Data centers, used by governments and large corporations to house their computer systems, have one big environmental problem: They get hot.
To keep them from overheating, large data centers can pump hundreds of millions of gallons of water a year through the facilities, according to company reports. That high demand for water has some investors concerned, especially in places where natural water resources are becoming ever more precious, like tech-heavy California.
"We definitely want our portfolio companies to be cognizant of their water use and take the appropriate steps to minimize their water use and recycle water," said Brian Rice, portfolio manager at the California State Teachers' Retirement System, which manages about $189 billion in assets as of June 30. He cited water usage as a concern at data centers as well as at other portfolio companies, such as those in agriculture.
California—home to companies running some of the world's biggest data centers—houses more than 800 of the facilities, the most of any U.S. state, according to Dan Harrington, research director of 451 Research LLC, a technology consulting firm.
Water usage there is especially a concern as the state's drought pushes into its fifth year. California Governor Jerry Brown issued an executive order in May to extend statewide emergency water restrictions, establishing long-term measures to conserve water.
The water risk to investors of California-based companies operating data centers will not affect them gradually, said Julie Gorte, senior vice president of sustainable investing at Pax World Management LLC. "It will probably come in one big splashy moment," she said.
As a result, some sustainable-minded investors are trying to enhance their understanding of water risk before it becomes a liability, said Cate Lamb, head of water at investor environmental advocacy group CDP. The group held a series of workshops this year for investors to discuss their most crucial water reporting needs, such as isolating water risk of individual assets. The number of institutional investors committed to its water engagement program with companies has grown to 617 from 150 in 2010.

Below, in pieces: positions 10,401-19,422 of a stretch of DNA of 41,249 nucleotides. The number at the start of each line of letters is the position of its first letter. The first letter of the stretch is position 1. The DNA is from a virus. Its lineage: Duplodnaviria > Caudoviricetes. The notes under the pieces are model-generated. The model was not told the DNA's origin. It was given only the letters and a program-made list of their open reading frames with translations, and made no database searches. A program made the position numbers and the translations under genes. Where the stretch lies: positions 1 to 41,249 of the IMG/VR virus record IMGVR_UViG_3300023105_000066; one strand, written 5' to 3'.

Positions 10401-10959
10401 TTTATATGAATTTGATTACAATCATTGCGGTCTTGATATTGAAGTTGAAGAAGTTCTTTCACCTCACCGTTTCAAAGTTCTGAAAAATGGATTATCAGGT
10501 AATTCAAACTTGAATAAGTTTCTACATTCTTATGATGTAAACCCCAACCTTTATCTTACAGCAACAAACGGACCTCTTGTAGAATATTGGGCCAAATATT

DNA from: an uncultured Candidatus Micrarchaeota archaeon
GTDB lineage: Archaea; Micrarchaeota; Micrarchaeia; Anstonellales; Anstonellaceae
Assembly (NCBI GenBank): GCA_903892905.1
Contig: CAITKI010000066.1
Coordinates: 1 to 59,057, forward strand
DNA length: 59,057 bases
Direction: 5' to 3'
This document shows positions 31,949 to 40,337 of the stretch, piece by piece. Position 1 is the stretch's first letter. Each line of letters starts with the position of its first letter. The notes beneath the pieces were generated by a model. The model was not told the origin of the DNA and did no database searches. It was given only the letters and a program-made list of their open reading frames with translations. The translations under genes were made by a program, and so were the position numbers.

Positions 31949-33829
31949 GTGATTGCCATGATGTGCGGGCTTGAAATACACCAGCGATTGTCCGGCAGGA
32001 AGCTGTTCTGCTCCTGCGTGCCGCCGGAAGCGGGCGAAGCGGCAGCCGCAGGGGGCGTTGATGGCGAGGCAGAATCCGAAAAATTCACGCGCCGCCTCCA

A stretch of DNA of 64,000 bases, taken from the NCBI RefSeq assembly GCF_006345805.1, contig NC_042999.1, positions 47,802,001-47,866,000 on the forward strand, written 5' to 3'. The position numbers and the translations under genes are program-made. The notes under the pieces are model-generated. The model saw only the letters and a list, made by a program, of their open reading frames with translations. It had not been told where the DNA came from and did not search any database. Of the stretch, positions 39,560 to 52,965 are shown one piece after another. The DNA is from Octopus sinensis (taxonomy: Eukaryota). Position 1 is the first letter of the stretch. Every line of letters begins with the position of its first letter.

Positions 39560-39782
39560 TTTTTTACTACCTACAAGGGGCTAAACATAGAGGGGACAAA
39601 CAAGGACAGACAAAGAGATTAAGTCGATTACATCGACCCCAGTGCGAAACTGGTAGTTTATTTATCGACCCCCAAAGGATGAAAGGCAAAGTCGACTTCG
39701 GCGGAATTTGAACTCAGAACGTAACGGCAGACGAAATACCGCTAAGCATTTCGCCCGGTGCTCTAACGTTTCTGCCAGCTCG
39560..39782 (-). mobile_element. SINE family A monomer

Operational efficiencies at data centers have a direct link to companies' profitability and pose an increasing risk for investors in a "tense" climate change environment, said Himani Phadke, research director at the Sustainability Accounting Standards Board, a non-profit that writes corporate sustainability reporting guidelines for investors.
Companies, like investors, are trying to get ahead of the risk.
Bill Weihl, director of sustainability at Facebook Inc., said the company uses a combination of fresh air and water to cool its data centers. In 2015, Facebook said it used a total of 221 million gallons of water, with 70 percent of that consumption at its data facilities. "We designed our data centers to use about half the water a typical data center uses," he said in e-mailed answers to questions.
Around Facebook's Prineville, Oregon, data center in particular, water efficiency has become "a big issue," Weihl said. The center is east of the Cascade Mountains, a region that tends to be drier than western side of the state, and businesses must compete with farmers and a growing local population for water.
Weihl said rainwater capture and reuse, which is used for irrigation and toilet-flushing at the center, saves 272,000 gallons of municipally treated water per year. Facebook is also working with the City of Prineville and its engineers on the town's water plan, which includes water mitigation and recycling “grey water” from buildings, he said.
Water consumption at eBay Inc.'s Salt Lake City-based data center rose 14 percent in 2014 to 31,354 gallons, according to the online retailer's sustainability report, while its Phoenix facility saw usage drop 3 percent to 57,421 gallons. A company spokeswoman declined to comment.
Google declined to say how much water the company's data centers use, but said that the company redesigns its cooling technology on average about every 12 to 18 months. The company has also designed data centers that use air instead of water for cooling, it said.
"There is no 'one size fits all' model — each data center is designed for the highest performance and highest efficiency for that specific location and we’re always testing new technologies to further our commitment to efficiency and environmental responsibility," vice president of data center operations Joe Kava said in an e-mail adapted from an earlier blog post.
The environmental impact of data centers is poised to grow as the world produces more data each day. Carbon emissions from data centers already represent 0.2 percent of the world's total carbon dioxide emissions, compared to 0.6 percent for airlines, according to a 2010 McKinsey & Co. report. And more companies are developing larger data centers as they transition to cloud computing, increasing the demand for water needed for cooling their data servers, said Pax World's Gorte.
The need to boost water unit efficiency at data centers is driving some companies to open up locations near water sources and cooler climates. Menlo Park, California-based Facebook, for example, began operations at its overseas data center in Lulea, Sweden in 2013 near the Arctic Circle. Mountain View, California-based Google operates a total of 15 data centers with four located in northern Europe.
Investor concern about corporate water use will only continue to grow, said William Sarni, director and practice leader of Water Strategy at Deloitte Consulting LLP.
"Over the past few years, we have seen a dramatic increase of interest in water as a business risk and also as a business opportunity issue," said Sarni. "I see it accelerating."
This story original ran in Bloomberg Brief's Sustainable Finance newsletter.